Best Animation Movies of 1968
The Blue Meanies take over Pepperland, draining it of all its color and music, firing anti-music missiles, bonking people with green apples, and turning the inhabitants to stone by way of the pointed finger of a giant blue glove. As the only survivor, the Lord Admiral escapes in the yellow submarine and goes to Liverpool to enlist the help of the Beatles.
A woman's dark and absurdist nightmare vision comprising a continuous recitation of the alphabet and bizarre living representations of each letter.
Winnie the Pooh and the Blustery Day
Winnie the Pooh and his friends experience high winds, heavy rains, and a flood in Hundred Acre Wood.
He's Your Dog, Charlie Brown
When the gang loses patience with Snoopy's mischief, he suddenly finds himself back in obedience training. With a vengeance, Snoopy decides it's time to run away to Peppermint Patty's house, but soon realizes life might not be so bad with Charlie Brown after all.
The Little Drummer Boy
In this touching Christmas classic a young orphaned drummer boy is kidnapped. After he escapes he searches for his camel and finds him in the Nativity of the Baby Jesus. He gives Baby Jesus the only gift he has a song on his drum. This song is the only gift Baby Jesus responds to.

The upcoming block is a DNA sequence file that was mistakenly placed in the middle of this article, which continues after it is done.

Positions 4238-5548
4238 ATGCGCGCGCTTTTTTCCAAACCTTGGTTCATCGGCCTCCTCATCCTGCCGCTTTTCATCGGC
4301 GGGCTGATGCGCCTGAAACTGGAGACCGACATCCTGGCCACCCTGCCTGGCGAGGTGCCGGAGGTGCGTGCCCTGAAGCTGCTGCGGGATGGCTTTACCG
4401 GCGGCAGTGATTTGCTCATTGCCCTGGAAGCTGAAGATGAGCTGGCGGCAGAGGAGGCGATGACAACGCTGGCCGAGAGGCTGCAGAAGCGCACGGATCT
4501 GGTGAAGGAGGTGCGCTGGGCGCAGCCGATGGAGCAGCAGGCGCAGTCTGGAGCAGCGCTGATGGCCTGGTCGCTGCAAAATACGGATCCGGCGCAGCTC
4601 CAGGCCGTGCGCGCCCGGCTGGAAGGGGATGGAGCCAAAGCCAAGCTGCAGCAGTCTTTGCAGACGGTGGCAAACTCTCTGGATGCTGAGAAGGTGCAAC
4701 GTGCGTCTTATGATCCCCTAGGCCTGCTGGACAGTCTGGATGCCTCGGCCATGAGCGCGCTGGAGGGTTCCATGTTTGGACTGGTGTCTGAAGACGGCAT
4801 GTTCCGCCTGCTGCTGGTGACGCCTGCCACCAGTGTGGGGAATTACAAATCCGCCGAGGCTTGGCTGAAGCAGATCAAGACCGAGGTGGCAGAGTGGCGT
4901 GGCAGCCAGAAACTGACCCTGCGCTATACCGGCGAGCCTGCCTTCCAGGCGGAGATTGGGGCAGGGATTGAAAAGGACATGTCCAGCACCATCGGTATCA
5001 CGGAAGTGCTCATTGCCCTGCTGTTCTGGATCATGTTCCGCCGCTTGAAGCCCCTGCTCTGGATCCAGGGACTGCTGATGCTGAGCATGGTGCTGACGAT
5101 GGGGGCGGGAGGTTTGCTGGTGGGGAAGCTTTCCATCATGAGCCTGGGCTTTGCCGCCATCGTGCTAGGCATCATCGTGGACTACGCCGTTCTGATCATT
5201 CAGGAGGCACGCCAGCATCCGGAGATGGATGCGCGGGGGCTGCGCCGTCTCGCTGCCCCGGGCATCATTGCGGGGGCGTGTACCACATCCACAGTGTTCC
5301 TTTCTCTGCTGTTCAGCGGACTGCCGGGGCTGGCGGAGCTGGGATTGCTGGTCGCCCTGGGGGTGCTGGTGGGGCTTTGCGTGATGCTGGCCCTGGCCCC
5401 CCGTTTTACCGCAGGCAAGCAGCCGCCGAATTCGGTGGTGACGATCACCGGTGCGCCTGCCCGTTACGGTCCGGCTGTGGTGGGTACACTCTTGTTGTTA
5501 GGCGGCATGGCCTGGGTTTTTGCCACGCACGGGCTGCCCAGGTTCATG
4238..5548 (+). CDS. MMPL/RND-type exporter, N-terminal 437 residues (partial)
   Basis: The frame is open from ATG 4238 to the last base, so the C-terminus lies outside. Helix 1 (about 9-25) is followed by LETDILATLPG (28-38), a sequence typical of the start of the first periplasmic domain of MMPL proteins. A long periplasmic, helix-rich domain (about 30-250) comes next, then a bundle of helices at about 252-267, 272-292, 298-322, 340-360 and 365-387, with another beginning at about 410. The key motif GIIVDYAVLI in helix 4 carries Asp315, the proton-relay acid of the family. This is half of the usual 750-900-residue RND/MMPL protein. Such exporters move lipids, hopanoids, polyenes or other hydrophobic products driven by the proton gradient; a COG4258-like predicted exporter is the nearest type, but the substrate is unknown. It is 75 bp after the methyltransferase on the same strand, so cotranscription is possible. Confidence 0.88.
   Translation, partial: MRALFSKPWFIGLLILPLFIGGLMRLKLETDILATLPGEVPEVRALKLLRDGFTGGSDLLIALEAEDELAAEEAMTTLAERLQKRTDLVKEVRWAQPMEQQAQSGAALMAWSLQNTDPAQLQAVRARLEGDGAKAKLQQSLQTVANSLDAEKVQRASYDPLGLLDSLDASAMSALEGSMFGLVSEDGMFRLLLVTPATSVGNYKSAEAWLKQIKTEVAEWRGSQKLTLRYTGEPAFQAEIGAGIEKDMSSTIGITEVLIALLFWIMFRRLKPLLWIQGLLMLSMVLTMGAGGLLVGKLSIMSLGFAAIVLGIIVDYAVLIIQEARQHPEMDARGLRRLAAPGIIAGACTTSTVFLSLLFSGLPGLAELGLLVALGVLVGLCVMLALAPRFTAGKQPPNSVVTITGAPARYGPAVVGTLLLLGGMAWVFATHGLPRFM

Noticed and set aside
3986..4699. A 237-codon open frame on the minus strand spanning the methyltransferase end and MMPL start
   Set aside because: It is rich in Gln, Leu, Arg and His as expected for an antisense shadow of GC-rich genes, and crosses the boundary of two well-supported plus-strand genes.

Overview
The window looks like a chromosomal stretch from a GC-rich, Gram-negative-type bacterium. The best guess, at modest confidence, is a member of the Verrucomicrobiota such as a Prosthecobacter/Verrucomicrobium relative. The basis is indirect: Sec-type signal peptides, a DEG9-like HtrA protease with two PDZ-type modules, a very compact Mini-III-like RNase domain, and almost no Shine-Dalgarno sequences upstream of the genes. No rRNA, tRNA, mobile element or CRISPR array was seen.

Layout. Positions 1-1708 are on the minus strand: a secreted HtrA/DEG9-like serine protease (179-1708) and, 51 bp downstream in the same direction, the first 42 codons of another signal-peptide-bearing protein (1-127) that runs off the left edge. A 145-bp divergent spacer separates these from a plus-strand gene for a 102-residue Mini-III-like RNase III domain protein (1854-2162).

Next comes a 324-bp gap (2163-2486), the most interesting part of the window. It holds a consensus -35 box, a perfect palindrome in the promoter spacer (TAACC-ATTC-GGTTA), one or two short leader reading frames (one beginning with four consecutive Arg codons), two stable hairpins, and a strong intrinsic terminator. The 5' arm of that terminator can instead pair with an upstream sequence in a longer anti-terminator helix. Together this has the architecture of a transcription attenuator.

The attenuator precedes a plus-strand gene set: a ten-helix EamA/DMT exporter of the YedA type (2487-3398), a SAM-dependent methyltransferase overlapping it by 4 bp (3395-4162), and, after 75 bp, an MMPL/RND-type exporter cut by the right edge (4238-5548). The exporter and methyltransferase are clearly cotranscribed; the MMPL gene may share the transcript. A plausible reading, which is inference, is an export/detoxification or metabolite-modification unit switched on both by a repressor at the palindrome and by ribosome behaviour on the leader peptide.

The Glass Harmonica
A craftsman builds a glass harmonica that enlightens him. He travels to a town where the people are obsessed with money. A bureaucrat smashes the glass harmonica which leads to chaos and eventually to social reform.
The House That Jack Built
Oscar nominated short cartoon from 1968
Why Man Creates
A 1968 animation/documentary that criticises the industrial system.
The first story-time segment is about a cheerful cockroach named Don, who scurries throughout his mansion home, walks beneath the floorboards and does unspeakable things in the darkness of the cupboard, before being splatted by somebody's foot. The second segment is about an ordinary man named Albert Einstein ("the only Albert Einstein not to have discovered the Theory of Relativity") whose hands have a life of their own, staying out late at night, misbehaving and committing adultery with feet. The third segment – hasn't much story to it at all, and instead concerns the inhabitants of the moving pictures on an over-sized Christmas card, who interact with each other in all sorts of bizarre ways.
The Night Before Christmas
Fictionalized account of how Clement C. Moore came to write "A Visit from St. Nicholas," in which his young daughter, stricken with pneumonia, asks for a Santa Claus story for Christmas. No such story had been written, so Moore writes his famous poem, set to Ken Darby's musical version and sung by The Norman Luboff Choir.